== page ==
Avoiding rigid diets: The supply of diets is constantly increasing. Many seem to be quite logical; It is understandable that overweight persons are willing to make appropriate diets. Many of the starvation diets do not work in the longer term. Their weakness is that they do not take into account the set-point, emotional responses to diets, individual differences in normal weight, and the irrationality of the slimming ideal.
Rigid diets that cause relatively high weight loss in a short period of time based on an unbalanced diet pose a health risk. Binge eating can be a direct result of hunger. The more attempts are made to limit food intake, the stronger the tendency to binge eating. Often the mistake begins to omit a meal (in the sense of reparation) after a binge. This automatically preprogrammes the next loss of control. Compare this to flexible control of eating behavior.
People with binge eating disorder who are not or only moderately overweight should avoid dieting because keeping a strict diet can still exacerbate the eating disorder. Many people with binge eating disorder are also clearly overweight and suffer from its physical consequences. For them, weight loss and subsequent stabilization is sometimes an important treatment goal. The weight reduction can be followed by the specific treatment of the eating disorder.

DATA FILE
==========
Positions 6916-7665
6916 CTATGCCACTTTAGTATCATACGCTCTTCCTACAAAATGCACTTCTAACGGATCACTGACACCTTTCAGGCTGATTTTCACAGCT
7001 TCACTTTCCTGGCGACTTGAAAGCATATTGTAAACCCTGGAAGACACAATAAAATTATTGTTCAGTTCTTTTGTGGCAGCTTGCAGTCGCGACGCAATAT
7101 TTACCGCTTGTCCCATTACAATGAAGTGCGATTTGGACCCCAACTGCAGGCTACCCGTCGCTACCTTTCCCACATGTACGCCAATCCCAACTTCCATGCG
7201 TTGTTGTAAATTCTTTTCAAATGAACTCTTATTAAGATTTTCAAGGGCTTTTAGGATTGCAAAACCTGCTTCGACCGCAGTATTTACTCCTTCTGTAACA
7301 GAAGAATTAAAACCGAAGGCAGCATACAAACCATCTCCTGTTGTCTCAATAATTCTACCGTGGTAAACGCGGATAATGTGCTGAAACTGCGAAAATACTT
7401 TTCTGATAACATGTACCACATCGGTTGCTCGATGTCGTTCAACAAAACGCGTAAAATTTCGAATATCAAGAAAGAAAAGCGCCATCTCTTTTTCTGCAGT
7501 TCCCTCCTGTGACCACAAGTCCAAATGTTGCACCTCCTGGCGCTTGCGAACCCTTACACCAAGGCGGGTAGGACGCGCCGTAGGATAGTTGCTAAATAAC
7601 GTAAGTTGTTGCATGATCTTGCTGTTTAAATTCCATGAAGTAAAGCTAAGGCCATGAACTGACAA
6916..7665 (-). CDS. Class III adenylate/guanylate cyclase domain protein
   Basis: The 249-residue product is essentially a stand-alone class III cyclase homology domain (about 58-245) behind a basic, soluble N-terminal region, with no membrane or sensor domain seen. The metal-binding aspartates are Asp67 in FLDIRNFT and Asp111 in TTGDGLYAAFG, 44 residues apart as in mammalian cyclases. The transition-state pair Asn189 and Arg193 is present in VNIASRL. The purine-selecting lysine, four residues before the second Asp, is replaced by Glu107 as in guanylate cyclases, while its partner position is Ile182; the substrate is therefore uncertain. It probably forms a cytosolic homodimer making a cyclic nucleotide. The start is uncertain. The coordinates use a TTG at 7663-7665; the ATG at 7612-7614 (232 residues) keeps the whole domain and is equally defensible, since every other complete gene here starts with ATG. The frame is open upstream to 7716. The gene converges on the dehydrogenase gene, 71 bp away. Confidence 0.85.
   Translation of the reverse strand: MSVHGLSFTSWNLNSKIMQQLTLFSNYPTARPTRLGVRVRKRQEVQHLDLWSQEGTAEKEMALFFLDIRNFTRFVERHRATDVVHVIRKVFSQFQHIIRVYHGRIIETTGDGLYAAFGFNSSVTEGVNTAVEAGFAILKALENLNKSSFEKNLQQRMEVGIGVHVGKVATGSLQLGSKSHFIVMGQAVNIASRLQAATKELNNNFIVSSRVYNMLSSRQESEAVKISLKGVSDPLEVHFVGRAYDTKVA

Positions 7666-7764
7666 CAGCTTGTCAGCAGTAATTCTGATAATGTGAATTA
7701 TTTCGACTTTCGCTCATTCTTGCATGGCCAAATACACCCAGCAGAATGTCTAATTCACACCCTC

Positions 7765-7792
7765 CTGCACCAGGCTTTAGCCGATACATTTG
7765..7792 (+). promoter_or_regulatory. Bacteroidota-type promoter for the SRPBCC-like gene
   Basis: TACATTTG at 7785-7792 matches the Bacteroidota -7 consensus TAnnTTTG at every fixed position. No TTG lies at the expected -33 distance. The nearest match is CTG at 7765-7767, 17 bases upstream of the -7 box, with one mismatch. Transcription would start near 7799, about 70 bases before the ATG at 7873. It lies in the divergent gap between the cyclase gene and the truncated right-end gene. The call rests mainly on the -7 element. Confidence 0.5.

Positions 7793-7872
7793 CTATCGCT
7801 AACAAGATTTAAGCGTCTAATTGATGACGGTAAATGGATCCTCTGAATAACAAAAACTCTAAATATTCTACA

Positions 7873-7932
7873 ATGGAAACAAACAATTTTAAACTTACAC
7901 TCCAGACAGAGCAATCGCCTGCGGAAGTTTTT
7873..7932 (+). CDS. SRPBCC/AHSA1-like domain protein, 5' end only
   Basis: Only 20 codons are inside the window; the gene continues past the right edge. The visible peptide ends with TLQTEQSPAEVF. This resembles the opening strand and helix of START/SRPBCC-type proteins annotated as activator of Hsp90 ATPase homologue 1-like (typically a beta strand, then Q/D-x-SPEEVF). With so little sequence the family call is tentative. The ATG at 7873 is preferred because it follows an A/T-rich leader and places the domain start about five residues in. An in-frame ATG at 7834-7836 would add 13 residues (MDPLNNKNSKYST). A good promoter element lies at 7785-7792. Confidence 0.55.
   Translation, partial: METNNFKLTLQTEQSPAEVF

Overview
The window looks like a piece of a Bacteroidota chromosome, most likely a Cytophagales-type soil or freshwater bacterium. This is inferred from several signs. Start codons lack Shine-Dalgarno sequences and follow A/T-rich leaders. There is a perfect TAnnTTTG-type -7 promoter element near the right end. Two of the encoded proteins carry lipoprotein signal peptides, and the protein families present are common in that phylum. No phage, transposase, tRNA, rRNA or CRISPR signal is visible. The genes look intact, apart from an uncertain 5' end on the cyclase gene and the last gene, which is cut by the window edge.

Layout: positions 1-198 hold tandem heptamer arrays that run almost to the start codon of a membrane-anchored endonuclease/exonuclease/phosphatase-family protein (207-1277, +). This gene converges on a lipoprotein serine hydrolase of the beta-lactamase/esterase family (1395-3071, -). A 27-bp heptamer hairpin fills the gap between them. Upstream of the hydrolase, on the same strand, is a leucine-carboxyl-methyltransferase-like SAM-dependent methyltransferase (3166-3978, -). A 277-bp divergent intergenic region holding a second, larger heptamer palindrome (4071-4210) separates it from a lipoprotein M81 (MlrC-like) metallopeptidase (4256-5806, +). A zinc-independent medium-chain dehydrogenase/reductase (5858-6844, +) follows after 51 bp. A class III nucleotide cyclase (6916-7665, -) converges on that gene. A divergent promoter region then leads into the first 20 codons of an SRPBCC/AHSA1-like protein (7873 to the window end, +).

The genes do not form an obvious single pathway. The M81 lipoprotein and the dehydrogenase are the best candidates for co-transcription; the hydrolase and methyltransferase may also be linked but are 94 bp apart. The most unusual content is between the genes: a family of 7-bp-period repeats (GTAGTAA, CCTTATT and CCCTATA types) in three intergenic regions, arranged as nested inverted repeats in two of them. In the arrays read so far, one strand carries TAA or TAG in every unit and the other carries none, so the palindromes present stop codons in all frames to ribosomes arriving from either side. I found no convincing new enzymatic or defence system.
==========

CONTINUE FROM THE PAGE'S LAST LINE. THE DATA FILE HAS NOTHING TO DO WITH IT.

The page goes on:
Recognizing Overweight: The set-point theory describes that all people have a normal weight. This is determined by a combination of genetic and nutritional factors. The set-point weight is maintained by the interaction of a variety of biological factors. These factors make it possible for the individual to feel comfortable and functioning only within a limited weight range.
There is much evidence in the literature that being overweight is not the result of a lack of willpower, but is genetically predetermined for some. This does not mean that the overweight is unchangeable as such: Due to changes in eating and eating habits and lifestyle, a reduction in weight is possible. The scope within which this is possible appears limited.